New Zealand cryptocurrency exchange Cryptopia, which was hacked almost exactly a month ago, has been given the green light to reopen as local police wind up their inquiries.
Cryptopia has over 2 million global users and offers trading for one of the world’s largest range of cryptocurrencies. January’s hacking resulted in the loss of some $USD 6 million worth of cryptocurrency which warranted the company notifying its users that it had “suffered a security breach which resulted in significant losses”.
The body investigating the breach, New Zealand’s High Tech Crime Group, have indicated that although the exchange if free to open, some of its team will be remaining on site to complete their investigations. The police have not expressed any indication of laying any charges at this stage.
Experts from data company Elementus believe the stolen cryptocurrency could amount to USD 23 million dollars which comprise Ether and ERC20 tokens, and reports indicate that the attack could have even continued even after the investigators arrived on the scene in January.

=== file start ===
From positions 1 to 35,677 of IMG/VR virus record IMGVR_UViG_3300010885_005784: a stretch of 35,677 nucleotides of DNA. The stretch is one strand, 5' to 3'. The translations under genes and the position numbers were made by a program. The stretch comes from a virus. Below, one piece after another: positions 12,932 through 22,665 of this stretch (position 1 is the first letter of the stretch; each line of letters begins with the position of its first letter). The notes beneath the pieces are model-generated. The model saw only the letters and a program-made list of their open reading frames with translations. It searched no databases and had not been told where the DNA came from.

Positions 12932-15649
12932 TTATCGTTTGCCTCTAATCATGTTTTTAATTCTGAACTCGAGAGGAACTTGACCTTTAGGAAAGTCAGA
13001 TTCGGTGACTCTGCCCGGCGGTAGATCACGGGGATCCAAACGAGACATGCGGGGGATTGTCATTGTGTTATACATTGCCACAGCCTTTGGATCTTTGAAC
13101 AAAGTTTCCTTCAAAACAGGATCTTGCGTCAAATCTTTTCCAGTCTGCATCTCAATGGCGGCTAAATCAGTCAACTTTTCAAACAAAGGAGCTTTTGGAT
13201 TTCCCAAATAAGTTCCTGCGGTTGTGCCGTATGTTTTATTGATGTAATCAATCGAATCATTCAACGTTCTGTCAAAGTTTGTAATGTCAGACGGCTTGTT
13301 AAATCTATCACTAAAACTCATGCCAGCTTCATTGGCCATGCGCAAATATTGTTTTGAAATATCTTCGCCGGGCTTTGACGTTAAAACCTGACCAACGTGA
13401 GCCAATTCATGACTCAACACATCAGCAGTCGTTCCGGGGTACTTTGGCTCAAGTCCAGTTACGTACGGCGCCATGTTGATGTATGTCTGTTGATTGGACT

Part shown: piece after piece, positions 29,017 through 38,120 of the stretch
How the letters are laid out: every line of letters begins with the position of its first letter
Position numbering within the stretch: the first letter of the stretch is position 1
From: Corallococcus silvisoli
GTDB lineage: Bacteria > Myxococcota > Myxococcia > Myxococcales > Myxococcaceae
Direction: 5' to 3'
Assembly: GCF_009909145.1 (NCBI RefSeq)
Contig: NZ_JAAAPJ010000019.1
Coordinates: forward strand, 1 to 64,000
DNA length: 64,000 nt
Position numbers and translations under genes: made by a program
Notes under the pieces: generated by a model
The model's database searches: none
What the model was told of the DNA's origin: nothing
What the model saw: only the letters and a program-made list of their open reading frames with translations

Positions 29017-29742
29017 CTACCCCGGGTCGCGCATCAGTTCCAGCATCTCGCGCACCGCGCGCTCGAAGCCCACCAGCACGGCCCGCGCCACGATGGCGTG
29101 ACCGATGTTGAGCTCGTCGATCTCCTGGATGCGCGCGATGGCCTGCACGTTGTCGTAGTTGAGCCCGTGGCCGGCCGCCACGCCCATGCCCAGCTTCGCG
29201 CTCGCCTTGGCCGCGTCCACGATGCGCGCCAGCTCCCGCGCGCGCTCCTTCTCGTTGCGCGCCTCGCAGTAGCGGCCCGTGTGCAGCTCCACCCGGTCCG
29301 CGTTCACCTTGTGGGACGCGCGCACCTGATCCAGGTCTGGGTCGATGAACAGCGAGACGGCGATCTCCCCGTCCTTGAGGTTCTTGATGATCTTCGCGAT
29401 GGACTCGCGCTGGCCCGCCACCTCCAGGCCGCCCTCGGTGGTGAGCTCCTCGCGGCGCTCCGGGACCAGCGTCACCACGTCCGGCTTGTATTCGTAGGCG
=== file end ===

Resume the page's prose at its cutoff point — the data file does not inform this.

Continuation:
Cryptopia surprised New Zealand’s crypto and banking community at the end of last year when it announced that it had plans to relaunch the New Zealand dollar stablecoin (NZDT) in Q1 2019. The NZDT was originally launched in 2017, with daily trading volume rallying to NZD 1 million per day. This spooked ASB, the bank that Cryptopia was working with, since proper know your customer (KYC) and anti-money laundering (AML) laws were not in place. Fortunately, the orderly termination of the NZDT stablecoin gave customers a month to convert their tokens back to NZD.
Despite the green light, Cryptopia founders Adam Clark and Rob Dawson have not indicated exactly when they plan to resume services for its huge customer base.
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